Probably really the area that we need to be most concerned about you know there’s a lot of talk about a soft landing in this environment for the economy raising interest rates trying to cool the economy try to you know you know change the arc on these rising inflation rates but yeah right now for for mortgage uh for people that have bought a bought a house over

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The past couple of years uh their big concern is to see month-to-month declines in housing prices uh these increases in in mortgage rates you know of 100 basis points it’s hundreds and hundreds of dollars per month for people that are carrying a mortgage of 500 000 so uh it’s it’s definitely the big concern i think the bank probably got it wrong with respect to

In 2021 we start to see these big increases in inflation rates i think now we need to be a little bit concerned that the bank you know needs to be worried about the risk in the in terms of the housing market because we don’t want to really you know trick a bubble that’s that potentially could be there in the housing and the housing market one of the things we always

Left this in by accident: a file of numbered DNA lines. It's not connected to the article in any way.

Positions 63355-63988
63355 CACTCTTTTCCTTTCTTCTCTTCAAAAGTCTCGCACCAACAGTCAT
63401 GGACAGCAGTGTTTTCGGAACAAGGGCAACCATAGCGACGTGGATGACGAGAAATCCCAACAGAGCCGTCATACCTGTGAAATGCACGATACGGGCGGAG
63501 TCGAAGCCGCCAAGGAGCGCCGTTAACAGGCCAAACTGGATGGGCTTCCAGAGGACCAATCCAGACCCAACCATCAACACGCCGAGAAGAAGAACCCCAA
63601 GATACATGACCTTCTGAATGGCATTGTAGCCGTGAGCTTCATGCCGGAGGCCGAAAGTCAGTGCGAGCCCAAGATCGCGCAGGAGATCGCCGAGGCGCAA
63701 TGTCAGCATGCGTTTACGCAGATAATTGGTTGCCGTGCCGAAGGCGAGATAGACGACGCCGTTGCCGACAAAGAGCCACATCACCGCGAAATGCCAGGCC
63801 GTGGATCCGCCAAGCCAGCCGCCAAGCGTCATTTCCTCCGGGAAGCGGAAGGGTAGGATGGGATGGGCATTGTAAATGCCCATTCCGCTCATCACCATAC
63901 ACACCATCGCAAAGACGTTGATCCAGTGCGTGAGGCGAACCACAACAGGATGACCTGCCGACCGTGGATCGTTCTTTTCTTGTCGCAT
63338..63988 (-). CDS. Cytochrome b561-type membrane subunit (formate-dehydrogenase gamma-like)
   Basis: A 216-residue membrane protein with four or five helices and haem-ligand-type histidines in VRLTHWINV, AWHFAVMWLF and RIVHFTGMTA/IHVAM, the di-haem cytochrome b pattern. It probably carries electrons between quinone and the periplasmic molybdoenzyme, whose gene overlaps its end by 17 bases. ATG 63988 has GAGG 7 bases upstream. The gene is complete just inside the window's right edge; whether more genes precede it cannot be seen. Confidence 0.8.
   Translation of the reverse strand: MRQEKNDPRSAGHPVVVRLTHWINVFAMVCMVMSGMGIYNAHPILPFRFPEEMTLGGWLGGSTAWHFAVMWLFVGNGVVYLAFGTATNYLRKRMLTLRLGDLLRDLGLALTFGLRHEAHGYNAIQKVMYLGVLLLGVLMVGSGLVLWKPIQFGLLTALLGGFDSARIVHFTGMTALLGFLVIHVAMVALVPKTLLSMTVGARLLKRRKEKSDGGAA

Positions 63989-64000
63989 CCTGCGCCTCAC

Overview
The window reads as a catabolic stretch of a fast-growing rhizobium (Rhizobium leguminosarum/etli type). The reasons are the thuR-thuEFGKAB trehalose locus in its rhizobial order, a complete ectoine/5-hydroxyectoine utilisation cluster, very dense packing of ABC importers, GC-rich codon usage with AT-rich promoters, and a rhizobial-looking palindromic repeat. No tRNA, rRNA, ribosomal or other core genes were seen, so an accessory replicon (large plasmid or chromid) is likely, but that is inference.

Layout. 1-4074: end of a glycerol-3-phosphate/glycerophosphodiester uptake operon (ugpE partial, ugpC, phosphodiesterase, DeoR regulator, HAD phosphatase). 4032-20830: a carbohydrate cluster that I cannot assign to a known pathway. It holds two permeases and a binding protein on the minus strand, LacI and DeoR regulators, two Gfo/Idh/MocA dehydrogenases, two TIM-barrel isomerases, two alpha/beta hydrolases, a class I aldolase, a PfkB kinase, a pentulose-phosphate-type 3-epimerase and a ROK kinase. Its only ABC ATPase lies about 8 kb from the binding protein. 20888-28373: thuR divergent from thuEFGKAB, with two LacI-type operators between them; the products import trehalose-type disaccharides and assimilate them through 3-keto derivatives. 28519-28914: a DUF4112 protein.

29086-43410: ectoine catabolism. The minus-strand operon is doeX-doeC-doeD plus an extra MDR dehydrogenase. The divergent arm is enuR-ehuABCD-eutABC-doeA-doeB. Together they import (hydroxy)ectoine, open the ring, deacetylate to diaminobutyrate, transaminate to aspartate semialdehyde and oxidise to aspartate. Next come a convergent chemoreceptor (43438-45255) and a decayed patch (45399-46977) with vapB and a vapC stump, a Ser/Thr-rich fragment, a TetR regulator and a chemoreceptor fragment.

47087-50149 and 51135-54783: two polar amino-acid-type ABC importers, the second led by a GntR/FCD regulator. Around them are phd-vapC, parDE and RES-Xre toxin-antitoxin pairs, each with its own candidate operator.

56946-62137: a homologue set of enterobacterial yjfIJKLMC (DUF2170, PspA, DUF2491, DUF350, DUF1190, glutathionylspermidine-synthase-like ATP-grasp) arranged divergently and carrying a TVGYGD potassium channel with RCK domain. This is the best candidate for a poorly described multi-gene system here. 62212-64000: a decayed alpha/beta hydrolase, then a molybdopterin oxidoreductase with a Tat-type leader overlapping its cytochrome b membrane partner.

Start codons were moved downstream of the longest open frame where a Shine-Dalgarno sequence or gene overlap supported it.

Have been watching here on uh here at cbc news network is uh china’s economy i mean they’re fighting uh outbreaks of covet 19. we’ve been looking at the war in ukraine uh oil prices being high and also being volatile how does all of that fit into global economic growth and where canada stands with its growth yeah so i mean i think expectations for global growth

Um are certainly coming down for this year and for next year and because of covet in in china i think because of energy related supply issues in europe uh just in this massive amount of certainty and we see central banks attacking inflation really across the world so this is gonna you know this is gonna slow growth in canada though those uh economic projections

That underpin budget 2022 were far too optimistic uh and yeah so i think we’re you know people are finance ministers central bankers were adjusting to a slower growth environment and are you starting to see some flattening in terms of commodity global commodity prices because now people are factoring in the possibility of a recession and let’s talk about that i